The COVID pandemic has caused significant disruption to both the EU and the wider, global economy. The European steel industry is no exception, with production and demand both falling precipitously, more than in other steel-producing regions. As the first wave of the crisis has passed and lockdown measures have been loosened, economic activity has begun to pick up – slowly. However, the situation for the workforce and for the companies themselves is still dire with a second wave of infections jeopardising the fragile recovery.
Late in July, EU leaders gathered together in Brussels for what turned out to be a marathon four-day Council meeting. The results of this reunion were conclusions agreeing on a path for the EU's seven-year ‘multi-annual financial framework’, but also the recovery-focused ‘Next Generation EU’ fund.
It is vital that this latter Next Generation EU fund is deployed quickly, focusing on supporting sectors most at need – ie that have been most severely impacted by the pandemic-induced economic crisis – and that have the ambition to become low-carbon industries.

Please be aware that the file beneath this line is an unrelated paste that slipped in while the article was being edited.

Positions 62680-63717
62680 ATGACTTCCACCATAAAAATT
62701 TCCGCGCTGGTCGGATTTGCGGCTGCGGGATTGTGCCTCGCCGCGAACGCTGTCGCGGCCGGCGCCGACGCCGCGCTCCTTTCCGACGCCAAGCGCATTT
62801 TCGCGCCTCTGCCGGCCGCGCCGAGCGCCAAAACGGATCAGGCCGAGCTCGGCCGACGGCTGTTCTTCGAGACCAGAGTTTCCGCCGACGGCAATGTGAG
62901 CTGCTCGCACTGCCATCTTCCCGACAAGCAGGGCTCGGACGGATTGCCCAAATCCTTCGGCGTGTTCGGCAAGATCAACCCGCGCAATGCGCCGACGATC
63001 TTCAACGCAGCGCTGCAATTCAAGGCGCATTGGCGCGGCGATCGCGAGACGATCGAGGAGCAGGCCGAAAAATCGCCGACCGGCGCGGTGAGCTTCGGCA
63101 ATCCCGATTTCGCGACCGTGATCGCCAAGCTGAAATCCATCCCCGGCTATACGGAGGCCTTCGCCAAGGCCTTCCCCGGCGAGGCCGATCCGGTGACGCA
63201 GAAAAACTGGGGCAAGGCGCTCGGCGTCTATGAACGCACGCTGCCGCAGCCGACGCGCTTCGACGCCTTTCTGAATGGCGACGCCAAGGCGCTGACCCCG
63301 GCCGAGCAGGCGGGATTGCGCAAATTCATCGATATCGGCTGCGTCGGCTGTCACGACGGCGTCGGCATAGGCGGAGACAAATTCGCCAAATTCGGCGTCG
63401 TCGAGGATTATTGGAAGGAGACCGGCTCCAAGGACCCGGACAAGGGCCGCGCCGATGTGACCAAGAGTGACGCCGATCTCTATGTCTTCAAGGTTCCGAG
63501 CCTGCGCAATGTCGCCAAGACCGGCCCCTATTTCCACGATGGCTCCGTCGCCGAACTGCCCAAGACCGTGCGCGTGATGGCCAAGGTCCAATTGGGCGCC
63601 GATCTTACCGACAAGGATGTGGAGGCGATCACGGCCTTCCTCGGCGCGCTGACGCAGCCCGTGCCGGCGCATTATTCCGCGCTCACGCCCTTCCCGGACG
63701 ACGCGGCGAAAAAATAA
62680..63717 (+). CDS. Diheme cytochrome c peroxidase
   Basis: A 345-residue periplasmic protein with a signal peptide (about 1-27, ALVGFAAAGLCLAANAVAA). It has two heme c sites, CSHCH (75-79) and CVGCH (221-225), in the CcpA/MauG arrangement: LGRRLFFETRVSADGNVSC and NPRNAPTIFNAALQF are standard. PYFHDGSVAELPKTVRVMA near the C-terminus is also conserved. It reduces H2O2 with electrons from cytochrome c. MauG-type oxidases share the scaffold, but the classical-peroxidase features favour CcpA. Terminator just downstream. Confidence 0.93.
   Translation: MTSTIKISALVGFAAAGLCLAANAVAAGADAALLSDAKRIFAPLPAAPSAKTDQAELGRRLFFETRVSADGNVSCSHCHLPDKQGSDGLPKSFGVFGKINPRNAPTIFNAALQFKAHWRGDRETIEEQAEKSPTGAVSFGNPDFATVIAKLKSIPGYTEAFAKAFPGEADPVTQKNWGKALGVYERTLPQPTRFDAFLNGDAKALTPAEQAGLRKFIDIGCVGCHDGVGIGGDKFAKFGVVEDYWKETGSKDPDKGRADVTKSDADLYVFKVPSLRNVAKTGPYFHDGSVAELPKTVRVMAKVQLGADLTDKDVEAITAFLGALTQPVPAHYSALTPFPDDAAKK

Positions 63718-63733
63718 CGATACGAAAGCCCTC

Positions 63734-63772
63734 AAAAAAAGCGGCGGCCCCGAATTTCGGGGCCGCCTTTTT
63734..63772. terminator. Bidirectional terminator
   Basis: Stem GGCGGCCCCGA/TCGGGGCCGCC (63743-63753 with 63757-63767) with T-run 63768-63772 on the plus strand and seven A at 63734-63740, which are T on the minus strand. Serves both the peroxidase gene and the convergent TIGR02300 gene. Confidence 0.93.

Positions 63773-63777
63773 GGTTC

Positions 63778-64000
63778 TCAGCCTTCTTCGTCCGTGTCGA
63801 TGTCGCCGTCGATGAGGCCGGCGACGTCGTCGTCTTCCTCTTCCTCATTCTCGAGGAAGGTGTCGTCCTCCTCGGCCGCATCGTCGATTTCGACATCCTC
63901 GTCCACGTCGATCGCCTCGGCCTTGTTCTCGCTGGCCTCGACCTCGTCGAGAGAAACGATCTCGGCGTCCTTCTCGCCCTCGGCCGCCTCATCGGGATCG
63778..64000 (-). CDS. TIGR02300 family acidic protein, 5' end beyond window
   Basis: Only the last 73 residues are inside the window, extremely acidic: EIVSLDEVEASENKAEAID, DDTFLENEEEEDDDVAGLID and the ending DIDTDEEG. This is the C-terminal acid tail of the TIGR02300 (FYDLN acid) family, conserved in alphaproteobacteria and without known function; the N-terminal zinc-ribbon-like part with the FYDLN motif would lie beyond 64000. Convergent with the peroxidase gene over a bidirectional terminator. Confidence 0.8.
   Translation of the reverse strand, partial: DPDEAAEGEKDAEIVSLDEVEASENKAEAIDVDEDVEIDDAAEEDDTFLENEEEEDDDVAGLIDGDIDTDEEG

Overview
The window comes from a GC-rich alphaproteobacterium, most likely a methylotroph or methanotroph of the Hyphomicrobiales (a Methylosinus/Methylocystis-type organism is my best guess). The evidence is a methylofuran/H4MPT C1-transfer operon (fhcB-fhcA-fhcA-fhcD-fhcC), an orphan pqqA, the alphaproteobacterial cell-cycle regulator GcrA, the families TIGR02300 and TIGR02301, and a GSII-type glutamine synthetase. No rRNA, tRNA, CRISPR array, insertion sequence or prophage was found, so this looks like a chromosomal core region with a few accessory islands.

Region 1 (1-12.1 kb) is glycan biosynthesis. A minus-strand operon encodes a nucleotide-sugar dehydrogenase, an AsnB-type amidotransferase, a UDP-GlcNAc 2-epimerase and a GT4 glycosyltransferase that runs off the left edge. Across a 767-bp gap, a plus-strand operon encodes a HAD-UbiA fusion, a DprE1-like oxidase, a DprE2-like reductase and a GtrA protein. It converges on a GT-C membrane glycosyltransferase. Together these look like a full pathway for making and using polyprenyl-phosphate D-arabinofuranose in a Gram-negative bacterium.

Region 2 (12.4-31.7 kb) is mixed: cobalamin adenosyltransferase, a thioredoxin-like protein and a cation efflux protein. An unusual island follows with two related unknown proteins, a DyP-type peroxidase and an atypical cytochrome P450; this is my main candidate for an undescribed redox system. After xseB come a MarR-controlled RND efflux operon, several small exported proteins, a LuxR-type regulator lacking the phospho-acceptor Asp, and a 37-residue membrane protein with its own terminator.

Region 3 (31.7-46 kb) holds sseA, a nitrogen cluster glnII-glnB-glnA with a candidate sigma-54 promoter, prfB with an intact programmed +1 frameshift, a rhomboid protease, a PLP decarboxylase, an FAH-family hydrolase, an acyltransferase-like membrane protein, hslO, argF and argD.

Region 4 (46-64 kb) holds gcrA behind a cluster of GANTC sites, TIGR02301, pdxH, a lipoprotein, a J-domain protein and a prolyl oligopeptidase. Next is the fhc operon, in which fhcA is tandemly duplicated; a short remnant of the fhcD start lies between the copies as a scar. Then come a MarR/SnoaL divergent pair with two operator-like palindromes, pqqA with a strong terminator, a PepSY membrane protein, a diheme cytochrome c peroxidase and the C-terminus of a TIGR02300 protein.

EU steel is a key example. Well before the crisis, European steelmakers had put proposals on the table to reduce their emissions by 30% by 2030 and by up to 80-95% by 2050 under the right conditions: a legal framework that keeps their investment in low-CO2 technologies competitive throughout the transition and thereafter, and that creates a market for green steel.
Now is the opportunity to lead in that transition – and to find out more about our proposed Green Deal on Steel, please visit the EUROFER website.
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